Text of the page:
There are few movies where I actually notice the director’s “hand.”  Consequently, I typically don’t make a decision about what to see or not based on who directed it.

Writer?  Absolutely.

Cast?  Frequently.

Which is why I saw “Taxi”–Luc Besson, Queen Latifa, how could you go wrong?  Oh, yeah, Jimmy Fallon.  (Technically Luc Besson’s name was on the film because it would sell tickets, the credit is “based on a story by”… odd for such a revered SCREENwriter.)

Within the first ten minutes of Red Riding Hood, (twenty minutes if you include the seemingly endless panoramic shots which are telling us that the scenery is going to be more interesting than the characters) I thought, “wow the actors are stiff and lacking of even cursory emotional depth. It’s like the rejects from Twilight.”  Clearly this was a failure of direction, because two really good actors appear in this film, Michael Shanks and Gary Oldman.  When I looked up the director’s name, to my utter lack of surprise, it was Catherine Hardwicke, who also directed Twilight.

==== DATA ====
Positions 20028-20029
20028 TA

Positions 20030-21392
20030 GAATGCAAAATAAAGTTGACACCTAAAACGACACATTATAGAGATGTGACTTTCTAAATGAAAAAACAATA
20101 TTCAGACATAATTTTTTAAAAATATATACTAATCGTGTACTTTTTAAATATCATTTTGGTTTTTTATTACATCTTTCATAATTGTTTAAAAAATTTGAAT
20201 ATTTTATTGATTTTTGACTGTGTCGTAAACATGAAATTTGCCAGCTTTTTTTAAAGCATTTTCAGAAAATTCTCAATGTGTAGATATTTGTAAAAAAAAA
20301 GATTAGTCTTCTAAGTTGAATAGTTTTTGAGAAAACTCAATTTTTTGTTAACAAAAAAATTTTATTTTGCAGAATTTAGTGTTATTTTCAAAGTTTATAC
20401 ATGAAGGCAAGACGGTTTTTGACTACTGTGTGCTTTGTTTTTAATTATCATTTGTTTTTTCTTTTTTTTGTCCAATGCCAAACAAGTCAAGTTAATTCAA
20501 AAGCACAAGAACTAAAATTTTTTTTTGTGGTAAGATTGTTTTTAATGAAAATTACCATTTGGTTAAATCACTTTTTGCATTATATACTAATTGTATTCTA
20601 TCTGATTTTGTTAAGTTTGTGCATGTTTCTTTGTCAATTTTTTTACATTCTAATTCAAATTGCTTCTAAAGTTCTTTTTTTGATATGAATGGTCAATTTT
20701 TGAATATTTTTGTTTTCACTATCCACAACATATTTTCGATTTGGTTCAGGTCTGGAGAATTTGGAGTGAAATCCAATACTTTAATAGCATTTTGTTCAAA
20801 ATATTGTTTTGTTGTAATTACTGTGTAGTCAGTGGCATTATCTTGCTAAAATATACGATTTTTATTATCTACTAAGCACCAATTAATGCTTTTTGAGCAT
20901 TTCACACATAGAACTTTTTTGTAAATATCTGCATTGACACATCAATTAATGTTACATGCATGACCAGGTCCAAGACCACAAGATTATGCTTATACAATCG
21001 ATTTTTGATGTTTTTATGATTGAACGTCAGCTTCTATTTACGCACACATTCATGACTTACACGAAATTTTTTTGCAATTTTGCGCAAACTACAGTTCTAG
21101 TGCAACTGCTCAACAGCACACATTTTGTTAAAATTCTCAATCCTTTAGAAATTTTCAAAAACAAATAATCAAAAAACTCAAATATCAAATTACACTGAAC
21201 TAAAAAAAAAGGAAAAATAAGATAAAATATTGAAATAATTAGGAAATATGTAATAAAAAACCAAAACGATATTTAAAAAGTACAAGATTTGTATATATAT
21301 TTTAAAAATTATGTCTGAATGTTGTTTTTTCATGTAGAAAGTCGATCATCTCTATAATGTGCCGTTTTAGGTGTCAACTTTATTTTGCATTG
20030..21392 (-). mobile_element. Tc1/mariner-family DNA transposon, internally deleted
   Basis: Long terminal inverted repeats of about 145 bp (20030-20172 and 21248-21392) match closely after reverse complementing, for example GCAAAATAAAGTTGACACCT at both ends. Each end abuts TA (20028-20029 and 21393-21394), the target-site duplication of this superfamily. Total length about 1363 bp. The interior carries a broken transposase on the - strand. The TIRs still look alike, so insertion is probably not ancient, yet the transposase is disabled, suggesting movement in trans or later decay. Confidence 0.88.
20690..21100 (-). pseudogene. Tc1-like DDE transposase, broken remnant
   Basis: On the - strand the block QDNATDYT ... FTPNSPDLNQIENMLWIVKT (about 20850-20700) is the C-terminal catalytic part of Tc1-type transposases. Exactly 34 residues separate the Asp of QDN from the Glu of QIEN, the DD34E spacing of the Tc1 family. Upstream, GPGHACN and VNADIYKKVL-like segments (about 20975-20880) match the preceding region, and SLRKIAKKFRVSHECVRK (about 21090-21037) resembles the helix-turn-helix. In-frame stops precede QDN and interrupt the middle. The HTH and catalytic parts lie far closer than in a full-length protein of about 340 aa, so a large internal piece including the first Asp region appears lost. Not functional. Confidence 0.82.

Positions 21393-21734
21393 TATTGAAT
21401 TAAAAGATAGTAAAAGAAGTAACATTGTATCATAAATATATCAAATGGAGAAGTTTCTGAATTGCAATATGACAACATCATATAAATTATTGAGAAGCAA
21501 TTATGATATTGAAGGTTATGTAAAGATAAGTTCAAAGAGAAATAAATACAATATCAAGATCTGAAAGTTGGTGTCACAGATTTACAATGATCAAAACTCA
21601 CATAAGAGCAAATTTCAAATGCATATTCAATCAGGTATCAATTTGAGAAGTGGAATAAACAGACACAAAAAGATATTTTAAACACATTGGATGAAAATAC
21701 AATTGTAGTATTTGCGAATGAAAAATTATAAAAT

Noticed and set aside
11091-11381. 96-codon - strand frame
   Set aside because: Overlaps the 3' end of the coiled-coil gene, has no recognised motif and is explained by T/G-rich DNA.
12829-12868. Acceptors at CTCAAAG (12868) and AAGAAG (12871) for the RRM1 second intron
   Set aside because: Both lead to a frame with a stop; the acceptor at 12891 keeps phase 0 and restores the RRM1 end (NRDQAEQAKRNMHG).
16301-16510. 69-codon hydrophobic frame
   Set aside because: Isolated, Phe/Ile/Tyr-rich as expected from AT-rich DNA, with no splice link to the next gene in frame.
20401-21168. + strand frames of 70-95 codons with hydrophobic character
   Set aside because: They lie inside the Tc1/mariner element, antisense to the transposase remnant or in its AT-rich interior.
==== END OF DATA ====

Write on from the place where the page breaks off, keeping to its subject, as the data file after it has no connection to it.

I imagine her doing the blocking with still photographs of the actors’ faces glued to popsicle sticks. When the cast is brought in to deliver their performances, she stops them and says “no, do it like this,” demonstrating with her popsicle puppets.  Michael Shanks had the good sense to pick the part who gets killed off before we even really know who his character is supposed to be, rather than give such a stilted performance.  Gary Oldman—well, he still delivers, but the character is universally unlikeable, dull, and plagued with really bizarre stage direction.

Red Riding Hood has very poor exposition, half of the important characters are dead before we find out who they were supposed to be, and why they were important.  The story is yet another teenage girl trying to decide if she’s going to love this monster or that one, and leaves the audience with more questions than answers.  Chief among them is, “Why did I watch this?”